This book gives its examples in Java because Java is popular and important and will probably be the basis of future generations of computer languages. The popularity of a language is recursive. Developers invest their learning cycles in technology that they believe will last for at least a few years. The more popular a technology becomes, the more people want to learn it, and the more popular it becomes. This can lead to hype, or overexcitement about a technology's potential value. But Java is more than hype.
At a superficial level, Java is important because it is popular, but Java is also popular because it is a stride forward in computer languages. Java is a consolidation language, having absorbed the strengths and discarded the weaknesses of its predecessors. This consolidation has fueled Java's popularity and helps ensure that future languages will evolve from Java rather than depart radically from it. Your investment in Java will almost surely yield value in any language that supplants Java.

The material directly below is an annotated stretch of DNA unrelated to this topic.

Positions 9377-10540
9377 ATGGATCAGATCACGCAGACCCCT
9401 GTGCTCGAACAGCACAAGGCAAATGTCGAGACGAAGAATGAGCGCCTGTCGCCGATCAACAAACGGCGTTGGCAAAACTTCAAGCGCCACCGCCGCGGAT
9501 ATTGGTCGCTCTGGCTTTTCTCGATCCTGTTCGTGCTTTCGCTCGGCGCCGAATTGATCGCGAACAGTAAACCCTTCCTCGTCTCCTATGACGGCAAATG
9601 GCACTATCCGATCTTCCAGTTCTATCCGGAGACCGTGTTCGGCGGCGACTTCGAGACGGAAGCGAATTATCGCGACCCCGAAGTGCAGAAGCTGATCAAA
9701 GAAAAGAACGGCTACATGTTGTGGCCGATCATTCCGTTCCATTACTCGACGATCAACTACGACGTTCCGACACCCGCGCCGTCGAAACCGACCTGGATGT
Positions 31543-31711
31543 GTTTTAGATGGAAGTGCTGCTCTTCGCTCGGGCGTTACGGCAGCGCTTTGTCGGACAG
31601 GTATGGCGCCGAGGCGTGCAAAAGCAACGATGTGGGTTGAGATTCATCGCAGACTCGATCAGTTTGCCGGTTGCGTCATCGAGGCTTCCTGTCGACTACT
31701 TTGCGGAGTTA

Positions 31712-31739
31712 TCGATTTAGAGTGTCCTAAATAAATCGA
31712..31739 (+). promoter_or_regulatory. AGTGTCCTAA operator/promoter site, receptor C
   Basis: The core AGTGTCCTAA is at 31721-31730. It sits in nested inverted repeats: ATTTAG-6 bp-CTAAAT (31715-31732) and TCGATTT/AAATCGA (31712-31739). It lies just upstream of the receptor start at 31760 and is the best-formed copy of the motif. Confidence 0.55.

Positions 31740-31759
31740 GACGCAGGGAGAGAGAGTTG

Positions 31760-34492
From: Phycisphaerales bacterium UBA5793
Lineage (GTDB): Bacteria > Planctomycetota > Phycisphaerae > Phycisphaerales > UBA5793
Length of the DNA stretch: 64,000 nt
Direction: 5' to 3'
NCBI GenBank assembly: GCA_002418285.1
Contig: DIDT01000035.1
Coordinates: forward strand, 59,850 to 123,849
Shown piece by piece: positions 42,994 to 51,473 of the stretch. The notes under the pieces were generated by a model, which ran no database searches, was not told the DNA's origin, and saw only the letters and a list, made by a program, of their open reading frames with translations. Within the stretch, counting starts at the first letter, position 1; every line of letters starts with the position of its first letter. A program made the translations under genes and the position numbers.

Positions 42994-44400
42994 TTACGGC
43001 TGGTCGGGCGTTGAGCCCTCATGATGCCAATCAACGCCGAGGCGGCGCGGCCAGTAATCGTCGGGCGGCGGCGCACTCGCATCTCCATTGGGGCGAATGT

The patterns in Design Patterns apply to Java because, like Smalltalk and C++, Java follows a class/instance paradigm. Java is much more similar to Smalltalk and C++ than it is to, say, Prolog or Self. Although competing paradigms are important, the class/instance paradigm appears to be the most practical next step in applied computing. This book uses Java because of Java's popularity and because Java appears to lie along the evolutionary path of languages that we will use for decades ahead.